Optimizing SSL encryption: Detecting and removing mixed content

Even though SSL encryption is activated, my website does not receive the desired green padlock for secure connections. Instead, there is only a message about mixed content. That is likely to lead to a lack of trust in the security of my website.


What is going wrong?

In this article, you can learn how to find mixed content on your website and remove or replace it to ensure trouble-free SSL encryption for your website.

Hint: If you use Managed WordPress, we take care of mixed content automatically and optimize your website for trouble-free SSL encryption.

What is mixed content?

Mixed content occurs if a website that is opened with encryption via HTTPS delivers some content via HTTP without encryption. Typical reasons for mixed content include images, audio and video files, iFrames, CSS and JavaScript files and objects.

Depending on the browser used, the mixed content is displayed in the address bar:

mixed-content-warning If all of the website content is delivered fully encrypted via HTTPS, this would appear as follows, for example, in the browser address bar:


The Developer tools (console) in Google Chrome or in the Firefox browser provides a detailed overview of which website content triggers the mixed content warning.

In the Google Chrome browser, the developer tools are located in the main menu under: Chrome menu > More tools > Developer tools (shortcut: CTRL+shift+I/cmdoptI)

In the Console area, I can now view the details of which content or data causes the displayed mixed content:


A good alternative to the browser developer tools is the online tool Why No Padlock. There, I simply enter my website URL. After a short time, I receive comprehensible, meaningful and very detailed information about which content I have to change to remove the mixed content.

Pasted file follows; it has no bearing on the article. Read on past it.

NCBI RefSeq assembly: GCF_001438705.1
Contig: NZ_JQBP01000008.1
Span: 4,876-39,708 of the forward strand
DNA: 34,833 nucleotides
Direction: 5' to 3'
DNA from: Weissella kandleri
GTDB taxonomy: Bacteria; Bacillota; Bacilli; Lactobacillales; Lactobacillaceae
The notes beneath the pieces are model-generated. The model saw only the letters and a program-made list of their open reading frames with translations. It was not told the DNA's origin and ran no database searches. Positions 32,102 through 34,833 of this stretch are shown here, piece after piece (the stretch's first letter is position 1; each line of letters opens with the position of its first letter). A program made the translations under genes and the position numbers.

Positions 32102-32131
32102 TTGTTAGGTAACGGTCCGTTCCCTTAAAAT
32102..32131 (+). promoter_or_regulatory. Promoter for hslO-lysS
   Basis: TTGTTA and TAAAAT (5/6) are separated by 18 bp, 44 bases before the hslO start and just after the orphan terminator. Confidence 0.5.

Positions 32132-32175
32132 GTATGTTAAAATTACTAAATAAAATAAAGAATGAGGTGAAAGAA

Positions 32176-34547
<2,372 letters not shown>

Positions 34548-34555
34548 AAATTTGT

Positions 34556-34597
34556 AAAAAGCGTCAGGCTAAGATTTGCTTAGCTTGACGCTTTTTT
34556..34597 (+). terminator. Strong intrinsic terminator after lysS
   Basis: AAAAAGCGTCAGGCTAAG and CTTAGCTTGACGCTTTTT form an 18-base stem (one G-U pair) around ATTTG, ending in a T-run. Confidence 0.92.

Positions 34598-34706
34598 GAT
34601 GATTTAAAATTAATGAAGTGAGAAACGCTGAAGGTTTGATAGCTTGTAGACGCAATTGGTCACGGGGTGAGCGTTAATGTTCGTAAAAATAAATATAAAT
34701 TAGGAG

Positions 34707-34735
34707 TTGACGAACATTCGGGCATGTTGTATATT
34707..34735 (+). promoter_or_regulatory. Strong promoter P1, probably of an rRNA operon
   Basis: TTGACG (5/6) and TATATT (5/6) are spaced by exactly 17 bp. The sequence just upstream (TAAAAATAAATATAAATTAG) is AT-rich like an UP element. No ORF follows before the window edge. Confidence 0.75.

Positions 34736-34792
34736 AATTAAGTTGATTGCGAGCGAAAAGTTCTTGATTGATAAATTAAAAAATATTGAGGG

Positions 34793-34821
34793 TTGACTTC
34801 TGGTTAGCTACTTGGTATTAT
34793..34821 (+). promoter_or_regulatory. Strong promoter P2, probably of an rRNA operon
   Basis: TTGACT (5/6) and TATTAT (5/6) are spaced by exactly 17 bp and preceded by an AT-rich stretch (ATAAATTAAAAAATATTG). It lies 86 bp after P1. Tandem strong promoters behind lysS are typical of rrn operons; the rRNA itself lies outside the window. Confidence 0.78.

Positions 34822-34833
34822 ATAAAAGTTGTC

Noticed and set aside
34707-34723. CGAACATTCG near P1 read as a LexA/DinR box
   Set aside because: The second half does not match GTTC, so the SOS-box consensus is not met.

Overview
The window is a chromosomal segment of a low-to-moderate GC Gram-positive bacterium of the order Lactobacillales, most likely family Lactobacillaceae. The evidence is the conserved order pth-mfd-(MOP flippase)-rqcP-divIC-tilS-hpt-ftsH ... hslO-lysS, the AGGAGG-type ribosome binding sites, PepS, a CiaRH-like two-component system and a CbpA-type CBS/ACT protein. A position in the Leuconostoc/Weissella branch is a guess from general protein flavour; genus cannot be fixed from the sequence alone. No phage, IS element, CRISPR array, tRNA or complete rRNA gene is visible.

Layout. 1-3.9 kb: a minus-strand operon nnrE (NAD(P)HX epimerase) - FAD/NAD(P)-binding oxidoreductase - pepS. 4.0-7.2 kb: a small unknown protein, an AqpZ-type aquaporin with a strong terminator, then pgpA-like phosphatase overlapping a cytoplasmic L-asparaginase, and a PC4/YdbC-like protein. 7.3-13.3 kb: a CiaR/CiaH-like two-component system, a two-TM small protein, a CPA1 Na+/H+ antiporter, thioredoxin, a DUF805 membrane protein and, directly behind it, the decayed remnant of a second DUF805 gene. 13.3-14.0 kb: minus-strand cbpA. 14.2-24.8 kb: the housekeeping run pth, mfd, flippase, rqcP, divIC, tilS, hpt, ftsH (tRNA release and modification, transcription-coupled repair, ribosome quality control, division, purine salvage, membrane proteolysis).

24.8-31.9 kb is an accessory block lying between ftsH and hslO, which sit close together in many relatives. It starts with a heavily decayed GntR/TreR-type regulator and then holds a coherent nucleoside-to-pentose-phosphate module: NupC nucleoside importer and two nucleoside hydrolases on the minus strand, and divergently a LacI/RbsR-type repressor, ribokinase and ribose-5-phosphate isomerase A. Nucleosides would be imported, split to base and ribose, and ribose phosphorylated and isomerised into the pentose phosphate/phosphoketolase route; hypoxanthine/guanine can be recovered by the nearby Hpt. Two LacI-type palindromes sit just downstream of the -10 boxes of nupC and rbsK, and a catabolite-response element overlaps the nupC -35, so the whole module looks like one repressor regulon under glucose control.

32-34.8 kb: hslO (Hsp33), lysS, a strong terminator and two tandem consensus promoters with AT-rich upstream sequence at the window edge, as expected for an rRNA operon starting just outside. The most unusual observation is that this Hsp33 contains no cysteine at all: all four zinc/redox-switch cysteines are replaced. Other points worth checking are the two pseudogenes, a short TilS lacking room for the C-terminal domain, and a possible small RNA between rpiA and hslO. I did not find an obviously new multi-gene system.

Distinguishing between active and passive mixed content

To get a little bit more technical, there are two kinds of mixed content:

  1. Mixed passive content is web content that cannot change other parts of a website but that is simply delivered. That includes images, videos, audio files and Object sub-resources that are included on a website.
  2. Mixed active content is web content that is part of the “Document Objects Model” (DOM) of a website. This web content can make lasting changes to parts of a website and their behavior. It includes links, scripts (e.g. JavaScript), XMLHttpRequest objects, iFrames, CSS files in which URLs are used and Object data attributes.

Removing and replacing mixed content (WordPress)

In principle, the problem is simple to resolve in two steps in WordPress:

Step 1: Convert all HTTP links in the WordPress database into HTTPS links.
Step 2: Configure a permanent 301 redirect of HTTP to HTTPS in the web server.

I can use a number of different methods to replace the links in the WordPress database.

Important: Before you make changes to your WordPress database, please make sure that you create a database backup. (Database backup: how to do it)

  1. WordPress plugin: Better Search Replace.
    A simple but efficient WordPress plugin that also lets you perform a test run (a dry run) for searching for and replacing objects in the database. You can also select or de-select individual database tables.